Are we fighting a losing battle?
I came to DC almost 7 months ago. Sometimes it feels like an eternity. Sometimes it feels like I’m still not really here… like I’m just visiting a place I never really wanted to be in the first place. I hate Washington, DC and what it represents. I walked through this city as a tourist and was stunned by the beauty of it. The history, the buildings, the architecture, the pristine lawns and the monuments. It’s like no other city in the country. The longer I spend here, the more I loathe the underbelly of what it has become.
We used to stand for freeom. We were founded by a group of people who went to great lengths to fight and die for not only their liberty, but for ours. They fought tyranny and won. Here we are 233 years later, and our President has just signed legislation that takes us one very large step back toward the kind of nation that we left. Many see this as a good thing. Most don’t.
Freedom has never meant comfort. In fact, it usually comes to mean just the opposite. It means being willing to sacrafice the handouts and the “comfort” at the hands of one who would seek to control you. It means that sometimes you’re probably going to not get the things you need until you can afford them. It’s going to be inconvenient.: The nature of freedom is not necessarily prosperity. Sometimes, it means the freedom to fail. It means having the opportunity to hit bottom, and the opportunity to pick yourself back up and come back stronger. It means starting over sometimes.
With the passage of this health care legislation, we’ve created yet another entitlement in our country. Entitlements are impossible to remove once they are in place – the Democratic party has been buying chunks of the electorate for decades. We are at a point now where more than half the country is receiving more from the government than they contribute. It was Maggie Thatcher who famously said “The problem with socialism is that you eventually run out of other people’s money”. We’re well on our way.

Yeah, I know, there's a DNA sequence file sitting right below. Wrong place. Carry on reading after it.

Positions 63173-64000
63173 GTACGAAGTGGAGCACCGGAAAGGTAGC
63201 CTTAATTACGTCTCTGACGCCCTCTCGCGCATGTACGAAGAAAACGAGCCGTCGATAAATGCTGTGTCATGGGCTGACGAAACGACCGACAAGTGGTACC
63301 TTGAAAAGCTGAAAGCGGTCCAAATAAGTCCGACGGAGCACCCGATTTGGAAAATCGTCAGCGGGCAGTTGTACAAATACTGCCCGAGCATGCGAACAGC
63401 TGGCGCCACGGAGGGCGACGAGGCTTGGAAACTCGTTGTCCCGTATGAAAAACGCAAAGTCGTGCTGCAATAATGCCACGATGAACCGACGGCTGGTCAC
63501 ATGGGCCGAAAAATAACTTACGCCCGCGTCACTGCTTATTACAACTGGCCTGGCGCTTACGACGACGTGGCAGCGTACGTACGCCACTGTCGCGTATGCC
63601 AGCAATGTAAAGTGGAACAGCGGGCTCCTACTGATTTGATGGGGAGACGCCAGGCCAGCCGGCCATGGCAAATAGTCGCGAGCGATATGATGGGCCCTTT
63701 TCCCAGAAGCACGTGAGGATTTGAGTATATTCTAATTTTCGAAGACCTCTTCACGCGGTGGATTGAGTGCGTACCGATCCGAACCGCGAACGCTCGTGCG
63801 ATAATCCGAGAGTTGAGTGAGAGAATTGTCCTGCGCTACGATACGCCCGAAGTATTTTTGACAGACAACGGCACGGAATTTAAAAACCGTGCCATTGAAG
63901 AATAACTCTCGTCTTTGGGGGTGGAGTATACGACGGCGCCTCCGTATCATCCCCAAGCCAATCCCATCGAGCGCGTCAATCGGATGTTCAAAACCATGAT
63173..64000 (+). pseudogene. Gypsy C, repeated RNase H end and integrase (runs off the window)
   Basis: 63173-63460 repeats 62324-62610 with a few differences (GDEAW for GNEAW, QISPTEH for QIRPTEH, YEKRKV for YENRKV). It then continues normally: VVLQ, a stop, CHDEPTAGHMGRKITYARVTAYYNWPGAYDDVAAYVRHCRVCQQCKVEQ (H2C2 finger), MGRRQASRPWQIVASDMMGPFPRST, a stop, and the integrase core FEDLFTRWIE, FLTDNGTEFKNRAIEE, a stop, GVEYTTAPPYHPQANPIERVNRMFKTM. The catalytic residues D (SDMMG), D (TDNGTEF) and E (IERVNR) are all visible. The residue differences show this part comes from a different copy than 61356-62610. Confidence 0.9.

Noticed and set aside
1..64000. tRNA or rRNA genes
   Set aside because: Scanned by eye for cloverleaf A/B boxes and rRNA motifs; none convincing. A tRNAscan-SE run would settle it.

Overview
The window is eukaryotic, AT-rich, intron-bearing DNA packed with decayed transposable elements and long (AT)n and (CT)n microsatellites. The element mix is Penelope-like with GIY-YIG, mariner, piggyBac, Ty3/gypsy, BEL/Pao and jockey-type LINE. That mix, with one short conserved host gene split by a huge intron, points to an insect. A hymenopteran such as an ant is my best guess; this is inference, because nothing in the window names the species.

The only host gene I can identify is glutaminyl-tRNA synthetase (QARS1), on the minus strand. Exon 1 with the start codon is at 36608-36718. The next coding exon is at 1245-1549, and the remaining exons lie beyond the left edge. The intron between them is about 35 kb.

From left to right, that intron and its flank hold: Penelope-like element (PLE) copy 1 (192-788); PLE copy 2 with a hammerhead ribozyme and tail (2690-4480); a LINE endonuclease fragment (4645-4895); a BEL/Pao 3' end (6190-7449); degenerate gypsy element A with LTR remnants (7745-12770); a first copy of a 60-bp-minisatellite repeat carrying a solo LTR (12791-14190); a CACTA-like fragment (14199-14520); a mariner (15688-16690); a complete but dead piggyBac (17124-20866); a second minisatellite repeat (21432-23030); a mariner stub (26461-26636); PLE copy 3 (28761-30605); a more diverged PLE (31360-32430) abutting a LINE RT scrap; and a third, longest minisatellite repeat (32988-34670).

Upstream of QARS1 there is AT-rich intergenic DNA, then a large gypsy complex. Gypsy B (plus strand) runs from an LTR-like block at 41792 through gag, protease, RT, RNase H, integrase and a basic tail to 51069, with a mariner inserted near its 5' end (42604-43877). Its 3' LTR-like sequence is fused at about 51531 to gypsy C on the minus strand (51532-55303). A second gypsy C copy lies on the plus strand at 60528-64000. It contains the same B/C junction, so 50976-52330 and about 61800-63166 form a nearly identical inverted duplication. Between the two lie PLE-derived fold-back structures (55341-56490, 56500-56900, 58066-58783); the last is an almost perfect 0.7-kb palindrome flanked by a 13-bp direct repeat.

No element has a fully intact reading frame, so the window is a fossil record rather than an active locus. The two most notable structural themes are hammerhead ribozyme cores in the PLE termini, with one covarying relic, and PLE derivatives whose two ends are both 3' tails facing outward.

Here’s the issue with this health care legislation – it’s not about health care. It never was. It was about sugarcoating an idea that has effectively forced even more Americans to rely on the government for their well being. This is another block of people who will not vote against the Democratic party. Not to be hyperbolic, but if the majority of the country becomes dependent on the government, then is freedom no longer valued? Is it even possible to elect people who represent limited government when that’s not what the majority of the people want anymore?
More simply, is the Republic dead?
I don’t have an answer. But I do know that the uprising of the past year and a half, along with the backlash from this health care reform that was jammed down our throats, has shown me that there are millions of Americans who value their freedom more than they value the false sense of security from the government. For that, I am grateful. Seeing tens of thousands of people show up again and again to fight back gives me hope, and I’m not willing to go down without a fight. This is still America, and we are still a nation that values liberty above all else. We were founded by people who were willing to fight to the death over tax increases. That spirit : is alive and well in many today, and from that, my hope is that a revolution occurs. We’ll come back stronger.
And we’ll come back free.
Raw politics, of course. The rationalization begins by those with a vested interest (don’t forget the IPCC was awarded a
First, it’s interesting to see how the BBC labelled these terrorist thugs in the headline: Gunmen kill Iraq school teachers
You almost have to admire the chutzpah (Well, not really) of Osman Karahan, a Turkish lawyer, who argued that his